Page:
Black History Month

February 24, 2020. As WRTI continues to mark Black History Month, we feature an album that celebrates, through contemporary music, the writings of the 19th-century Philadelphia abolitionist William Still

February 10, 2020. Continuing our celebration of Black History Month, WRTI’s Classical Album of the Week is devoted to the neglected symphonies of Florence Price, who was the first African-American woman to have a large-scale symphonic work performed by a major orchestra.

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Listen to baritone Keith Spencer sing four powerful African-American spirituals, as we usher in Black History Month at WRTI. Debra Lew Harder is host.

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Langston Hughes, an enduring icon of the Harlem Renaissance, is best-known for his written work, which wedded his fierce dedication to social justice with his belief in the transformative power of the word. But he was a music lover, too, and some of the works he was most proud of were collaborations with composers and musicians.

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Pianist, composer and WRTI alum Kendrah Butler-Waters and pianist and composer Tonya Dorsey are presenting a Black History Month concert at St. Martin De Porres Church on February 16th.  On Wednesday, February 6th they joined host J. Michael Harrison, along with some of their collective, in the WRTI Performance Studio.

The African-American patriot Richard Allen founded the African Methodist Episcopal Church in 1794, and led the congregation of Bethel AME in Philadelphia in a former blacksmith shop on 6th Street near Lombard. A Craft Works ensemble visits WRTI's Performance Studio on Feb. 8 at 12:10 PM to sing music from Bishop Allen's hymnal. WRTI's Susan Lewis is host.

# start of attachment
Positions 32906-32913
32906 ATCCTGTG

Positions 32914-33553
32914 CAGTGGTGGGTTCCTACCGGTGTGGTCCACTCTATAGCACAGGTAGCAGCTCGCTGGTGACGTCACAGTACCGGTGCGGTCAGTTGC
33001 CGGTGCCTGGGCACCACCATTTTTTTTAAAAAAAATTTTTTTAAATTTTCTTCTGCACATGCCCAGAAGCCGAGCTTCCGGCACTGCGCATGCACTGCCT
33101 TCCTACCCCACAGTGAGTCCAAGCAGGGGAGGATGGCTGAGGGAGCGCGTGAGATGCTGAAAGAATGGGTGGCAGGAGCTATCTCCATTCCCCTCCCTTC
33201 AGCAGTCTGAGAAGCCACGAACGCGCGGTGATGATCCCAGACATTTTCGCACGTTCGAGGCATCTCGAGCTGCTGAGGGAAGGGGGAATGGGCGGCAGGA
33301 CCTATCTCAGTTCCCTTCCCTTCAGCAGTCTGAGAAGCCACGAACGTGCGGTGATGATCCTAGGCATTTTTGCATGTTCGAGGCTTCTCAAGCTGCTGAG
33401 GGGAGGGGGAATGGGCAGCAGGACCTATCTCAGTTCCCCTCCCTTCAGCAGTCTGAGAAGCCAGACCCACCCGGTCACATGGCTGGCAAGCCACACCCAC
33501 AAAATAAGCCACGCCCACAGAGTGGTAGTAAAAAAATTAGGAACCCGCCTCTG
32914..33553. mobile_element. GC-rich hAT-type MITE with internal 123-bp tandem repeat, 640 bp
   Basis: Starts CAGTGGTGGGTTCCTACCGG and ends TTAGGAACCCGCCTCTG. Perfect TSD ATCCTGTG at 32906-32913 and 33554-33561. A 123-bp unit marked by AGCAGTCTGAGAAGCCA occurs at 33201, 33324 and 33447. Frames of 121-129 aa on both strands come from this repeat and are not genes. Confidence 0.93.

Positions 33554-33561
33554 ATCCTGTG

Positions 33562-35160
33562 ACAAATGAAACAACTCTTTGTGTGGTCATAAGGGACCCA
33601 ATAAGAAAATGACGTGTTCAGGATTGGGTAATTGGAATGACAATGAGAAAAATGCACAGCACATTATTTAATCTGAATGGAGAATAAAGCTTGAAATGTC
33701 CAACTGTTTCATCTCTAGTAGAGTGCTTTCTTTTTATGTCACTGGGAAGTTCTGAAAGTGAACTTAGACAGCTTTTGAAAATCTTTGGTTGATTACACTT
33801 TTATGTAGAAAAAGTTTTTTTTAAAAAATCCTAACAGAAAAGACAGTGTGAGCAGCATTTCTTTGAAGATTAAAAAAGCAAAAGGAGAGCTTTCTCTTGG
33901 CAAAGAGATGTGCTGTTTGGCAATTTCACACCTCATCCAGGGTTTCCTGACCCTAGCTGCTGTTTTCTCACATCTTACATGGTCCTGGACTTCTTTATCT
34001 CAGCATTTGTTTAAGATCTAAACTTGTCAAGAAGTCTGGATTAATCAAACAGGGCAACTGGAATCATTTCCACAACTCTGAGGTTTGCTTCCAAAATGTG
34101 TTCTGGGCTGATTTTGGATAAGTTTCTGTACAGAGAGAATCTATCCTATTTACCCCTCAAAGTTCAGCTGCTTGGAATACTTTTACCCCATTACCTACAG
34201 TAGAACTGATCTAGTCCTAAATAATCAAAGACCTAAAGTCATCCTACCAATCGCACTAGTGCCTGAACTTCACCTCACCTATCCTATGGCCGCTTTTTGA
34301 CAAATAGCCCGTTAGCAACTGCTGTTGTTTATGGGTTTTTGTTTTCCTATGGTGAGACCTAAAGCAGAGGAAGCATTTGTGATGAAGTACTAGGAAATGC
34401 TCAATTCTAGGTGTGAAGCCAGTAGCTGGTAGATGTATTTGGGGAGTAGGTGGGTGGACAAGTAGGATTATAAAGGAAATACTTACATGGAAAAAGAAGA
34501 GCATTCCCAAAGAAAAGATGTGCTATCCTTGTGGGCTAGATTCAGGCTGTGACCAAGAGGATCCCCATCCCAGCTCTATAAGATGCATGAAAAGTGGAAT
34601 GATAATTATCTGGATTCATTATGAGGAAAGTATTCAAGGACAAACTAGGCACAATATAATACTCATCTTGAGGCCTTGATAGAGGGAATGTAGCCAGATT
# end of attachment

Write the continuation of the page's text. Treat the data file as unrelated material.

Jazz Heroes of the Civil Rights Movement

Feb 10, 2018

Join WRTI 90.1 as we recognize Black History Month by celebrating jazz artists and songs that were synonymous with the Civil Rights Movement. During regular jazz hours, we'll bring you this music and discuss its political connections.

Black History Month would not be complete without acknowledging R. Nathaniel Dett, one of the most successful black composers. An authoritative new recording of his complete piano works by Clipper Erickson shines a welcome light on a major portion of Dett’s output.

As the economic downturn continues to bite, we speak with the City of Philadelphia's Chief Cultural Officer, Gary Steuer. Public forums are being held to get community input on the city's approach to arts and culture.

David Patrick Stearns reports on the final week of The Philadelphia Orchestra's tour of Europe and the Canary Islands.

We mark Black History Month by revisiting Susan Lewis' look at In Search of Missing Masters, a show of African-American Art at the Woodmere Art Museum in the Chestnut Hill section of Philadelphia.